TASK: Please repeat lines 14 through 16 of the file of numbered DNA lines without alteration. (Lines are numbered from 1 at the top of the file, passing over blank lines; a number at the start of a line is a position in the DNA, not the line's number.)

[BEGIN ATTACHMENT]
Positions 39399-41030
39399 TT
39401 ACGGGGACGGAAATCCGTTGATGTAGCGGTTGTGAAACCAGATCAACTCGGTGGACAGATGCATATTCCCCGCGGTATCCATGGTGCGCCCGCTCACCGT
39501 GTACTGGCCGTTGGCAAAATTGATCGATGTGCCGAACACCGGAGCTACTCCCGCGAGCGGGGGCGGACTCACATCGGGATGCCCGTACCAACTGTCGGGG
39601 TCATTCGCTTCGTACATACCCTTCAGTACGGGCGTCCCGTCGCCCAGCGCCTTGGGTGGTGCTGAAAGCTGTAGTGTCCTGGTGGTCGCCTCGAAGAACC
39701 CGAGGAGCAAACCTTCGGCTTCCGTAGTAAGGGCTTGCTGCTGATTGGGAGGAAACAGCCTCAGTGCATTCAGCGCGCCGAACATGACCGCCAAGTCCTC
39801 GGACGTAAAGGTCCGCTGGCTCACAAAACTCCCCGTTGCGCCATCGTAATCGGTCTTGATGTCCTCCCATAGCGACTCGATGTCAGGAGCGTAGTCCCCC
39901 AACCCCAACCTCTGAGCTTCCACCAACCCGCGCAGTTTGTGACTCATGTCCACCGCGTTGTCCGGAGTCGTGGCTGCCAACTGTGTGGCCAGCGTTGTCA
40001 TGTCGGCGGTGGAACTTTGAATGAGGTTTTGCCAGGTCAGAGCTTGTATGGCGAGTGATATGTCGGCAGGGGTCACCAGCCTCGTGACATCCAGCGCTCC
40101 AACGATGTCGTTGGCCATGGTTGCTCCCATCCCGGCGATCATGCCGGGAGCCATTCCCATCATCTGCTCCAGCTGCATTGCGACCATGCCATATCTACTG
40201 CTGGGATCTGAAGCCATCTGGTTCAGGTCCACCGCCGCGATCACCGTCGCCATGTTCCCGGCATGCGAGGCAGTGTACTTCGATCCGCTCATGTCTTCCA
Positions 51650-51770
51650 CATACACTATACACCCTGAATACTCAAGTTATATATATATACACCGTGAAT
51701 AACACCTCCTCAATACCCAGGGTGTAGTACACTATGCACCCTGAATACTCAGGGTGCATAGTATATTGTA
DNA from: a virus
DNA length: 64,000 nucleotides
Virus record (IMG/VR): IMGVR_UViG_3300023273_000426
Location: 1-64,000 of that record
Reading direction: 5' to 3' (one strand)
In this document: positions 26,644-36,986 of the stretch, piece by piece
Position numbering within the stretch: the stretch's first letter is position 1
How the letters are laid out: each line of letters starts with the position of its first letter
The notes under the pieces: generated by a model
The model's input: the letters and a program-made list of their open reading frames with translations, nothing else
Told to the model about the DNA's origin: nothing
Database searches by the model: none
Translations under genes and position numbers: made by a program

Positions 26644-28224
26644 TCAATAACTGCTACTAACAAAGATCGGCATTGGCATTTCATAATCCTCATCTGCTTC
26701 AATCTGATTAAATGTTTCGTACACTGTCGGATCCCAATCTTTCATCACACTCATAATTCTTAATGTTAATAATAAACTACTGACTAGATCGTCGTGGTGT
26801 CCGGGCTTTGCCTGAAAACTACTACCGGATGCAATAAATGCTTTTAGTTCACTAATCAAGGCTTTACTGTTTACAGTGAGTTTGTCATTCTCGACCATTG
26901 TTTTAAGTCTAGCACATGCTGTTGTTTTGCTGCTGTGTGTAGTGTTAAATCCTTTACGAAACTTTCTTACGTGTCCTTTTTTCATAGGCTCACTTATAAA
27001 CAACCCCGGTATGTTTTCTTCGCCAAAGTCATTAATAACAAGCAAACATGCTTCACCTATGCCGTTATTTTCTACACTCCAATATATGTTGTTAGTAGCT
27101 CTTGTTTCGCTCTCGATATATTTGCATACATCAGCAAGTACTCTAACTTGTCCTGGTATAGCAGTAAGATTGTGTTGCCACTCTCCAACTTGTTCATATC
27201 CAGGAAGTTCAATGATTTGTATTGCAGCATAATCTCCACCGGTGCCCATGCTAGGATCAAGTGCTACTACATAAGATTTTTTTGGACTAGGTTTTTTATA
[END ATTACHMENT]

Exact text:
51701 AACACCTCCTCAATACCCAGGGTGTAGTACACTATGCACCCTGAATACTCAGGGTGCATAGTATATTGTA
DNA from: a virus
DNA length: 64,000 nucleotides